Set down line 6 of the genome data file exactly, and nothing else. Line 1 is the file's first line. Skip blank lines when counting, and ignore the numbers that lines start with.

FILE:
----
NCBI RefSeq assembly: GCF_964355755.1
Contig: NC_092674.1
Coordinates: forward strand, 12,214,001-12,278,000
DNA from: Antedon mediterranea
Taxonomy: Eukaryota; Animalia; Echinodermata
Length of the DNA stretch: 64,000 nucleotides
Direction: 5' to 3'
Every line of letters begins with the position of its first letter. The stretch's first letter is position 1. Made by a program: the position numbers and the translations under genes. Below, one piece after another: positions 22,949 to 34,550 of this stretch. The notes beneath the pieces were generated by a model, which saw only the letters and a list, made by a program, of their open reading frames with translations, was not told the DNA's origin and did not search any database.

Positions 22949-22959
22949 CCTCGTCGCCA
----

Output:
Length of the DNA stretch: 64,000 nucleotides